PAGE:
The Social Security Administration (SSA) every year sends thousands of “no-match” letters to employers asking for help matching Social Security numbers (SSNs) with employee names. The SSA originally generated these letters to ensure that employees’ earnings were properly credited to their Social Security records, protecting their Social Security benefits.
Innocent discrepancies usually trigger no-match letters—misspelled names, name changes and database errors—and it’s up to employers to reconcile them.
From clarification to enforcement
In recent years, however, the U.S. Department of Homeland Security (DHS) has sought to transform the no-match letter system into a mechanism for enforcing laws against illegal immigration. In August 2007, DHS and the Bureau of Immigration and Customs Enforcement (ICE) issued new rules changing both the language of the no-match letters and the requirements for employers to respond to them....(register to read more)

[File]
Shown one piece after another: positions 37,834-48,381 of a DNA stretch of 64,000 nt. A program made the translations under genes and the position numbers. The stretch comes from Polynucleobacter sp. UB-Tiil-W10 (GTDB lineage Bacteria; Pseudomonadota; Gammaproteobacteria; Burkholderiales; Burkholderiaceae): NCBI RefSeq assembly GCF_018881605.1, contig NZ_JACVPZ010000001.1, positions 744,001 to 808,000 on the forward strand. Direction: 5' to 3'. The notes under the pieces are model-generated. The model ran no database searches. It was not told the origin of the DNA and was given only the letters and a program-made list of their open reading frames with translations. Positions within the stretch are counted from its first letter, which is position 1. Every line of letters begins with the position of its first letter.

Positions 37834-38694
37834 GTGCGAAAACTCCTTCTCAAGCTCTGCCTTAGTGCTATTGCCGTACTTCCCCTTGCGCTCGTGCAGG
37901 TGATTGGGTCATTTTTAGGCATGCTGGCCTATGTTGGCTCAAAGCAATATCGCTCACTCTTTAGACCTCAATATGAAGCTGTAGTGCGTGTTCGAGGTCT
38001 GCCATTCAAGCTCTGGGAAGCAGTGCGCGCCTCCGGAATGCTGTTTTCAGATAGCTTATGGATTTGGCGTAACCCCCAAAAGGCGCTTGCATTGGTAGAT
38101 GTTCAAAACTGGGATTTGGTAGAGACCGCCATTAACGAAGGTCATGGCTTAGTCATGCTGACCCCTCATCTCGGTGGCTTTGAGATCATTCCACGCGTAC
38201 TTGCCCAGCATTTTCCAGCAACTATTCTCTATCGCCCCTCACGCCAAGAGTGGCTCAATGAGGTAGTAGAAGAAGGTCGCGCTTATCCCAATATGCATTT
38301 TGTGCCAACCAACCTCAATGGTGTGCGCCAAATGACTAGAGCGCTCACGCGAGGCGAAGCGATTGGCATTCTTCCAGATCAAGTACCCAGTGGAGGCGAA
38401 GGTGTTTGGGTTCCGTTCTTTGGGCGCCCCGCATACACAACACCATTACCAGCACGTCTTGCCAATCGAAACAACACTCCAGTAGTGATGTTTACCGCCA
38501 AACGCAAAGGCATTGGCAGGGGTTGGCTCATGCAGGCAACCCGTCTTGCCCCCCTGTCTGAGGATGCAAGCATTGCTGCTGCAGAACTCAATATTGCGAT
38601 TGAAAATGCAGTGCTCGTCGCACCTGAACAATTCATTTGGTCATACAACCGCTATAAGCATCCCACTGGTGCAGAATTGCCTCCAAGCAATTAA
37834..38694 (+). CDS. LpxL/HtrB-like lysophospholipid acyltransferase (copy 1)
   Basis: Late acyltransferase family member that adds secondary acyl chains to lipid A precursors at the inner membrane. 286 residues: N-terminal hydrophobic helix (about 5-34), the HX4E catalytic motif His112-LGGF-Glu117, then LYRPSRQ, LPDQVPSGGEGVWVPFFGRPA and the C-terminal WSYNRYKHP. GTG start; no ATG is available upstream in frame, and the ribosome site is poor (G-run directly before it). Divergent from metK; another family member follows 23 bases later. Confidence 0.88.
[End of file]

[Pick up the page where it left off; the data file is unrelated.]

- Declining to cooperate with investigation isn't protected
- Transfer to slower-climbing position can equal retaliation
- Respond ASAP when disabled worker requests reasonable accommodation under FEHA
- You can reassign employee whose spouse made FMLA claim
- Make sure bosses tell employees how to report harassment